Possible reasons are caching, naming or forcing type
Caching (not applicable)
You want to avoid the cost of creating an object during the act of comparison. In Java an example would be
BigDecimal zero = new BigDecimal ("0.0");
this involves a fairly heavy creation process and is better served using the provided static method:
BigDecimal zero = BigDecimal.ZERO;
This allows comparisons without incurring a repeated cost of creation since the BigDecimal is pre-cached by the JVM during initialisation.
In the case of what you have described, a primitive is performing the same job. This is largely redundant in terms of caching and performance.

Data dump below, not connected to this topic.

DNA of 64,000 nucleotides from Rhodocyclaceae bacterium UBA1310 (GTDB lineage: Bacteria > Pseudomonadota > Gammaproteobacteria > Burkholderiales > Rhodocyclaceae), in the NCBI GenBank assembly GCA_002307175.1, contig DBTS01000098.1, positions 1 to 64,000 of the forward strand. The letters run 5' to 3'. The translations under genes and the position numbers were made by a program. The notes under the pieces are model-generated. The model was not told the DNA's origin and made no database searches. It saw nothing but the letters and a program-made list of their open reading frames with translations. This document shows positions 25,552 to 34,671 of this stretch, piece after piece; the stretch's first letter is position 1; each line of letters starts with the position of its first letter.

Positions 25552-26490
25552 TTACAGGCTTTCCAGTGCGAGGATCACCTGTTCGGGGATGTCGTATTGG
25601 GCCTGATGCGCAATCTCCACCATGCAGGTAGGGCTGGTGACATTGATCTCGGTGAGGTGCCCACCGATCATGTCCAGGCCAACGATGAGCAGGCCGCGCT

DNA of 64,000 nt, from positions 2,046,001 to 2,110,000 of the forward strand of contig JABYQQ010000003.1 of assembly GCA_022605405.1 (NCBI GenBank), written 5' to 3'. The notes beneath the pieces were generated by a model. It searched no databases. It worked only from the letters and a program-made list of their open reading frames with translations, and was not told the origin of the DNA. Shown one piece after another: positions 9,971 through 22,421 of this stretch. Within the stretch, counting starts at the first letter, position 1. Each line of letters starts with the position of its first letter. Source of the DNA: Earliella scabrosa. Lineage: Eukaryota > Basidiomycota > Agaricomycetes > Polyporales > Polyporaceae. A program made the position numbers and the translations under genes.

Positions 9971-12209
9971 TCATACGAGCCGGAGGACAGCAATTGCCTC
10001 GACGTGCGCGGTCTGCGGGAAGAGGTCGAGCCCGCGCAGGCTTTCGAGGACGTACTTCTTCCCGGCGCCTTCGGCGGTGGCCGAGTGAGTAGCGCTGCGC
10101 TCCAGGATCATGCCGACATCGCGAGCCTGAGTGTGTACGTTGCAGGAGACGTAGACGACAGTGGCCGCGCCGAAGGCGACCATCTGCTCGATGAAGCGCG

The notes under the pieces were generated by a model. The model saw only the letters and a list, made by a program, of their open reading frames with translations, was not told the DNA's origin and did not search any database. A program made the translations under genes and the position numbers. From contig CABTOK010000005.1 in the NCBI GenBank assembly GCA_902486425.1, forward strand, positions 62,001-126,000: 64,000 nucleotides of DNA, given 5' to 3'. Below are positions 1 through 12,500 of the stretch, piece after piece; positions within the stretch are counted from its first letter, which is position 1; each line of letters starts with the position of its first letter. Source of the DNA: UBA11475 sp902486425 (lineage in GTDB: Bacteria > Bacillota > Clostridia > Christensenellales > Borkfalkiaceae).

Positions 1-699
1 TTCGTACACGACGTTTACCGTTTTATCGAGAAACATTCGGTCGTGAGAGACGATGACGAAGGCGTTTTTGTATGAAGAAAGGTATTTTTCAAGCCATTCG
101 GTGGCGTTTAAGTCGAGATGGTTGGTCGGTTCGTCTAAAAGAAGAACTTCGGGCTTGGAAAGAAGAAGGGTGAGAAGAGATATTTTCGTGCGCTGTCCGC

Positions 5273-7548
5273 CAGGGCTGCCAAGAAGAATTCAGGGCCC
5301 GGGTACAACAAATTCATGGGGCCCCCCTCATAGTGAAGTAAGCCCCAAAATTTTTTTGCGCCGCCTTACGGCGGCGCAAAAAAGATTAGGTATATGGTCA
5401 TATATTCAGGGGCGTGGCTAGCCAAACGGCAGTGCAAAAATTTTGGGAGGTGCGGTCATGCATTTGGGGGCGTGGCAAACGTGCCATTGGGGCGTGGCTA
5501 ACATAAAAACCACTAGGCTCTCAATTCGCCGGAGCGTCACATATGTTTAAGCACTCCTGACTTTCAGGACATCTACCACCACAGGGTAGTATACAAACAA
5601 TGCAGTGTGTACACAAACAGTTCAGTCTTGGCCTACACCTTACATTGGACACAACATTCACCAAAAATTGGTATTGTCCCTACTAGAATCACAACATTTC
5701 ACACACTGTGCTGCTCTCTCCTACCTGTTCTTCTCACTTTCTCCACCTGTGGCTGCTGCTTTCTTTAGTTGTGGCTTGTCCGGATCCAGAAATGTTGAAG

The original developer is attempting to provide a uniform naming convention for common values throughout the system. This has some merit, especially with uncommon values but something as basic as zero is only worth it in the case of the caching case earlier.
Forcing type (most likely)
The original developer is attempting to force a particular primitive type to ensure that comparisons are cast to their correct type and possibly to a particular scale (number of decimal places). This is OK, but the simple name "zero" is probably insufficient detail for this use case with ZERO_1DP being a more appropriate expression of the intent.